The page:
Have you ever wondered who owns the objects found in a museum and whether the ownership is in the “right” hands?
Museums and governments have been discussing this for some decades now. One of the most prominent examples are the Parthenon Marbles also known as the Elgin Marbles, which are currently housed in the British Museum. These marbles travelled from Athens to London during the Ottoman Empire, of which Greece was a part of, brought by the English ambassador to the Empire, count Elgin, in the 1800s. The Greek government claims that Greece is the rightful owner of the marbles, and the Greek government is requesting the British government to send them back to Greece. Arguments in favor of keeping them in London include the fact that they are held in a safe place, that entrance to the museum is free for anyone who can reach it, and that at the time when the Parthenon was built, Greece did not exist as a state as we know it now. Arguments against this include that the marbles are closer to the Greek heritage than the British one, and that they were unfairly moved from their original location. This is a matter of national pride, heritage, and history.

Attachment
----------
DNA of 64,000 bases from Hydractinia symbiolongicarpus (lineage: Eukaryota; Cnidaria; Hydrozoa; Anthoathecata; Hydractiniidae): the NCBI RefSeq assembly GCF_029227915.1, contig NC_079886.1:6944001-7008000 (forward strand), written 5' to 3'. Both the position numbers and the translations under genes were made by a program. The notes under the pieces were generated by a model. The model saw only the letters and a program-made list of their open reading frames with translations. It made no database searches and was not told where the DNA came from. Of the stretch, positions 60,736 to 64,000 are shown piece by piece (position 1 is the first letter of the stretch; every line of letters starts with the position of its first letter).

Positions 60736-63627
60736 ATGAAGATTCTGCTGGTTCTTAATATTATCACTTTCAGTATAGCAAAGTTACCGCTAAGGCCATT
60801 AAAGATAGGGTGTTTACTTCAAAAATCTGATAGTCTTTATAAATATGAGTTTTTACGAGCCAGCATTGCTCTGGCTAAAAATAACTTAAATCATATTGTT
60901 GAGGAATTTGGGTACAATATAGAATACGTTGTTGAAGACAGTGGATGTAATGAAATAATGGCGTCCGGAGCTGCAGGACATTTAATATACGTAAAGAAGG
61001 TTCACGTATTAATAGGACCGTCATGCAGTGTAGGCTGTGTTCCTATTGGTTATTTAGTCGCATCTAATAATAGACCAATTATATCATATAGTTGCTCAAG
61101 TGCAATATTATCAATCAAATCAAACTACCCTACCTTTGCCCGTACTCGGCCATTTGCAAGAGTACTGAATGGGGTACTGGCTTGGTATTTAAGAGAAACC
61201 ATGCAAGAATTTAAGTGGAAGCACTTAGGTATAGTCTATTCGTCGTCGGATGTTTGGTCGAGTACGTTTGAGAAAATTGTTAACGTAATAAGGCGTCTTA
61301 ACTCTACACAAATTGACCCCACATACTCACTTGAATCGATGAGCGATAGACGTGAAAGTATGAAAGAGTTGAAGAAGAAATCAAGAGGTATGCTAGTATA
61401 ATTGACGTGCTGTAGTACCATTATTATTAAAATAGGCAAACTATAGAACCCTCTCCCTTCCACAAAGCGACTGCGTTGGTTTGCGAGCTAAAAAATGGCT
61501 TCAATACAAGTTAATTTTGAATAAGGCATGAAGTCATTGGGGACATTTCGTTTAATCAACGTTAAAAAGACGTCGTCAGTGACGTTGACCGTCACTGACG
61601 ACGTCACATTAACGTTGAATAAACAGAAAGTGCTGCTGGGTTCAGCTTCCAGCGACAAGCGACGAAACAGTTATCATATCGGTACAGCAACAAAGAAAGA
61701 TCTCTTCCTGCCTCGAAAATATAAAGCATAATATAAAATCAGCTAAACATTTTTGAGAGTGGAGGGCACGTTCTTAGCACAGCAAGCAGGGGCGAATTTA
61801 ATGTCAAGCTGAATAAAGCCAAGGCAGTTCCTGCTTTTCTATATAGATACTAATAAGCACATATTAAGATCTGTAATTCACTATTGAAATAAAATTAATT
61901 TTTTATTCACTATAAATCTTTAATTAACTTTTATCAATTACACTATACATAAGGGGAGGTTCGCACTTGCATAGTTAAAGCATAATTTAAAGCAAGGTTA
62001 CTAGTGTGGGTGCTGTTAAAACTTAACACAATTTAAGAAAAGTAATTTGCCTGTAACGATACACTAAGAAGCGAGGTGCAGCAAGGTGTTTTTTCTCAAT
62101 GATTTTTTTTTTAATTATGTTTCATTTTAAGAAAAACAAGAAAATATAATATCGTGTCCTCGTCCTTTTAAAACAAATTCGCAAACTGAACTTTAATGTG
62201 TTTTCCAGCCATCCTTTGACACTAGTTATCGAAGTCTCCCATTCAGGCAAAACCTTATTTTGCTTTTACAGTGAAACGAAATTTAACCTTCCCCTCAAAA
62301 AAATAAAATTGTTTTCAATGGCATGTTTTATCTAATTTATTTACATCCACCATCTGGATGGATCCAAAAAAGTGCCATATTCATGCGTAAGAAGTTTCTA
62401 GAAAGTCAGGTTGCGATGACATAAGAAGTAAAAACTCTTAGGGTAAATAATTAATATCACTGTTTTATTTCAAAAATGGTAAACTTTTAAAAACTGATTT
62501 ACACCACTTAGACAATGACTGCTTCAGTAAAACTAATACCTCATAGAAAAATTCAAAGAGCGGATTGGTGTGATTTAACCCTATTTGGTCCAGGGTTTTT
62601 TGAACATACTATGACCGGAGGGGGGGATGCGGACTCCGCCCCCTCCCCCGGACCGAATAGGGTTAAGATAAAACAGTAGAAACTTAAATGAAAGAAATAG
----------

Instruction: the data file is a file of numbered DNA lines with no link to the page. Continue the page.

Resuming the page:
So, which country should have the right to show and hold the marbles? From a One Health perspective, given that everything is linked, the marbles represent a common heritage and history of humanity, at least to Western culture, meaning that they should be reachable to the greatest proportion of people possible. To make this possible, the marbles would have to be moved with a certain periodicity between continents. This could happen through a collaborative network, in which more than the marbles or other artifacts could move. There could be an exchange of knowledge, for example, an archeology Professor in Rome proposed that artifacts in a museum could be lent or the custody is given permanently to another one in exchange for technical knowledge, training, scholarships, etc. This would enrich every museum that is part of the network and hopefully the communities where these museums reside by extension as well. This is reminiscent of John Donne’s poem “No Man Is An Island”.
By Olga Muñoz, Graduate Assistant